People wait in the heat to enter Cannabis City during the
first day of legal retail marijuana sales in Seattle,
Washington. Photo by Reuters
Eager customers lined up before dawn as Washington became
the second US state to allow the sale of marijuana for
recreational use, although shortages and high prices were
likely to accompany any euphoria.
Store employees clapped and cheered at Top Shelf Cannabis in
the northern city of Bellingham as its first buds were sold
to a 29-year-old from Kansas, Cale Holdsworth.
"I'm happy to be a part of history," said Holdsworth, who was
on vacation visiting family and took his place at the front
of the line at about 4 a.m.
Shops started to open a day after 25 outlets were issued
licenses under a heavily regulated and taxed system approved
by voters in November 2012.
The nation, and the federal government, will be watching
Washington's rollout as a broader trend of liberalization and
pro-pot activism takes hold in the United States.
While Colorado has been raking in millions of dollars a month
in tax since rolling out regulated retail sales in January,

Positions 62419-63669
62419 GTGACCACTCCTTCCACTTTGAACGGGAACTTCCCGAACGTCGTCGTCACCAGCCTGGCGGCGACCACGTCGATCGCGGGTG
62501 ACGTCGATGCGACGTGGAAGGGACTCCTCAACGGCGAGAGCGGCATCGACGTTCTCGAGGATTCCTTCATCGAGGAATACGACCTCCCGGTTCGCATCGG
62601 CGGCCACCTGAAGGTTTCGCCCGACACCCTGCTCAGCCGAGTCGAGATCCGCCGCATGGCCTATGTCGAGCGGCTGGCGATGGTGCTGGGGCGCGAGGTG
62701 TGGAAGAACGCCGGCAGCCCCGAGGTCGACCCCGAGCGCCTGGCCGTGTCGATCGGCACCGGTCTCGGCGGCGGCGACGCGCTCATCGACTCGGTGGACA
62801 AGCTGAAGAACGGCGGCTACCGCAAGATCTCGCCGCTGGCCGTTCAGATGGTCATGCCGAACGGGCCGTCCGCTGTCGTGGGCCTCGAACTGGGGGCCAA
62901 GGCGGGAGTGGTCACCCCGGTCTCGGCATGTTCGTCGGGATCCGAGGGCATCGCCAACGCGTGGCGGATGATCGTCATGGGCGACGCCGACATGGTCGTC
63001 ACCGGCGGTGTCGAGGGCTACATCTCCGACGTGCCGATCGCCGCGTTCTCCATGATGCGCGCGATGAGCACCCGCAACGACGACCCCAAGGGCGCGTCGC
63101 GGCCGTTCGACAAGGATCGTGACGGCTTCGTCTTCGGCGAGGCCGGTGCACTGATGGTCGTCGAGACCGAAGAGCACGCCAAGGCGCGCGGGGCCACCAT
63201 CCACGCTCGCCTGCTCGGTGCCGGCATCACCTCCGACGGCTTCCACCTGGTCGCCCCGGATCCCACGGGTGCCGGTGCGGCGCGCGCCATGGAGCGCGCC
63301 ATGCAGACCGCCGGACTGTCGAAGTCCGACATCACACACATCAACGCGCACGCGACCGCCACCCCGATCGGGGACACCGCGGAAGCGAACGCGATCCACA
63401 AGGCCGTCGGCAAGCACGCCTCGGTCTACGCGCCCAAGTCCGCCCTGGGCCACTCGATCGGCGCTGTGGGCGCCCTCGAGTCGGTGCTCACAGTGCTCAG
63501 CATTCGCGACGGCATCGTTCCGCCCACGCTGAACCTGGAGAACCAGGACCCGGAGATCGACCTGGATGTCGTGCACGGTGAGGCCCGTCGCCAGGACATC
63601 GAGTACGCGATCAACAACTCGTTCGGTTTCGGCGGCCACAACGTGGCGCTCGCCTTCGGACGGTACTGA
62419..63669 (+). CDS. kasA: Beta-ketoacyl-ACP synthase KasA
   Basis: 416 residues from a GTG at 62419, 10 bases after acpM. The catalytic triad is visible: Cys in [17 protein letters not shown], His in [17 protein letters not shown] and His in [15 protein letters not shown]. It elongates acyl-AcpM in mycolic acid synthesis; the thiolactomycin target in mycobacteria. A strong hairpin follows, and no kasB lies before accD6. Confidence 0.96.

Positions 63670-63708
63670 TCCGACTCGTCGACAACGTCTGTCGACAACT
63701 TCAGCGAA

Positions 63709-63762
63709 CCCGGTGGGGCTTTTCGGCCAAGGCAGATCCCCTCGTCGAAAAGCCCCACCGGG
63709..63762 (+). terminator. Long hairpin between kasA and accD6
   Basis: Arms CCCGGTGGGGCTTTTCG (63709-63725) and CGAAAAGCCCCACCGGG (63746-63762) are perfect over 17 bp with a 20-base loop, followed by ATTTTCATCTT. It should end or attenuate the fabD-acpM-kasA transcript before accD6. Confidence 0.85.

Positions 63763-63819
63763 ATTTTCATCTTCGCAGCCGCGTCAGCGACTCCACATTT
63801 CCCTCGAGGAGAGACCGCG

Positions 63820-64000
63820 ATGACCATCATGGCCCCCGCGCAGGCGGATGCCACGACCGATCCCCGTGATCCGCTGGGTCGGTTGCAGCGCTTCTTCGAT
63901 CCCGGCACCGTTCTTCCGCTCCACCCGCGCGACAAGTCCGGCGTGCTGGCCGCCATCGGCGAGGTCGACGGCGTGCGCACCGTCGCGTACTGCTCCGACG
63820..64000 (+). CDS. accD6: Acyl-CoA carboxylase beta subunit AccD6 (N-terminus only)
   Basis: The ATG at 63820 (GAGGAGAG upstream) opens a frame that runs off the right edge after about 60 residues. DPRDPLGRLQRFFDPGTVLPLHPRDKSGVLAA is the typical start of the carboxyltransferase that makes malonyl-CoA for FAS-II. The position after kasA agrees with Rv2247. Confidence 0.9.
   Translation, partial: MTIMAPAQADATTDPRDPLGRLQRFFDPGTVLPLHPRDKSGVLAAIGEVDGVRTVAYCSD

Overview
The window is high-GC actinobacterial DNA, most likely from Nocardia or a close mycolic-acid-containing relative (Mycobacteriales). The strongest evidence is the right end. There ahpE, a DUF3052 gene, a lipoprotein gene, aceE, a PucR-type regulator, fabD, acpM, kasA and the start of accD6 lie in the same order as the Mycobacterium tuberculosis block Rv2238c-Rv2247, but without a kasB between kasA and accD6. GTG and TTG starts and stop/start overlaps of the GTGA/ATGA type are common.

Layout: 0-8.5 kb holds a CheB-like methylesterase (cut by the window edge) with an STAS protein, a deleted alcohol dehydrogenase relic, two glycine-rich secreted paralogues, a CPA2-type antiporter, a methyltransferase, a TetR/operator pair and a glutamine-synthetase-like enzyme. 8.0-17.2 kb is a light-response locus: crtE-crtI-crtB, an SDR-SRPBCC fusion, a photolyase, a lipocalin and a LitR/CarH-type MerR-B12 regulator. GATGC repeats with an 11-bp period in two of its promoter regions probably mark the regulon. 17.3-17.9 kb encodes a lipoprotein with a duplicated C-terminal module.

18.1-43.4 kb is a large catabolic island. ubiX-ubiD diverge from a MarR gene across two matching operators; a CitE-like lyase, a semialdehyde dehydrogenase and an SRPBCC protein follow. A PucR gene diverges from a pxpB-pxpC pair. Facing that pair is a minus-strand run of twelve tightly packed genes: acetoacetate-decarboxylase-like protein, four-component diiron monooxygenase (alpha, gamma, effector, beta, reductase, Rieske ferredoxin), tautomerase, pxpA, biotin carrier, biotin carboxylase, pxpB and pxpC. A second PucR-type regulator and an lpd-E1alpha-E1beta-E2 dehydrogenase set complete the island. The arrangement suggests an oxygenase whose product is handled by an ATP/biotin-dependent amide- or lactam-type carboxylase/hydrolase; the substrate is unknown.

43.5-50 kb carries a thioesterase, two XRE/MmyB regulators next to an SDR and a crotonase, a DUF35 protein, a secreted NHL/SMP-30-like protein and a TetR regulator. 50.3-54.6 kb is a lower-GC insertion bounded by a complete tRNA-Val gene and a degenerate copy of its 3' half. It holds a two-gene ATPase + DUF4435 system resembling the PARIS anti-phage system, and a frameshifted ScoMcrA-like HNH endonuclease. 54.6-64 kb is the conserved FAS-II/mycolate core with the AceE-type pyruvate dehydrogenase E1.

Washington has charted a glacial path to market. State
regulators are still processing more than 300 license
More than 100 people were outside Top Shelf Cannabis, in an
industrial office park, when doors opened at 8am.
After Holdsworth's ID was checked to ensure he was 21 or
older, he picked out two grams (0.07 ounce) of "OG Pearl
Kush" for $26.50, which included about $6 in taxes.
His marijuana was placed in black plastic packaging labeled
with its name and strength.
"This is exactly what we need: proper education and
information," Holdsworth said. "It's a great step forward."
A couple of miles away, Bellingham's second licensed
marijuana store, 2020 Solutions, remained closed as staff
said a technical issue with the state's tracking system had
prohibited their producer from shipping their pot.
Top Shelf owner Tom Beckley has offered his first 50 to 100
customers promotional pricing of $10 per gram, with prices
rising to $12-$25 per gram depending on quality and type.
Cannabis City, the only licensed retailer in Seattle, a city
of some 630,000 residents, planned to open with a "high noon"
Customers are legally allowed up to 1 ounce (28 grams) of
marijuana before buying more. They also can buy up to 16
ounces (454 grams) of marijuana-infused product in solid form
or up to 72 ounces (2 kg) of marijuana-infused product in
Shortages may mean prices of $25 to $30 a gram on Tuesday,
roughly twice the price at the state's weakly regulated
medical marijuana dispensaries.
However, some retailers said limiting early shoppers to
buying a few grams will help deal with shortages, due in part
to limited harvests by licensed growers, regulatory hurdles,
and an applicant backlog.
And popular "edibles," such as hash brownies, are not
expected to be available as no processor has been cleared to
operate a cannabis kitchen.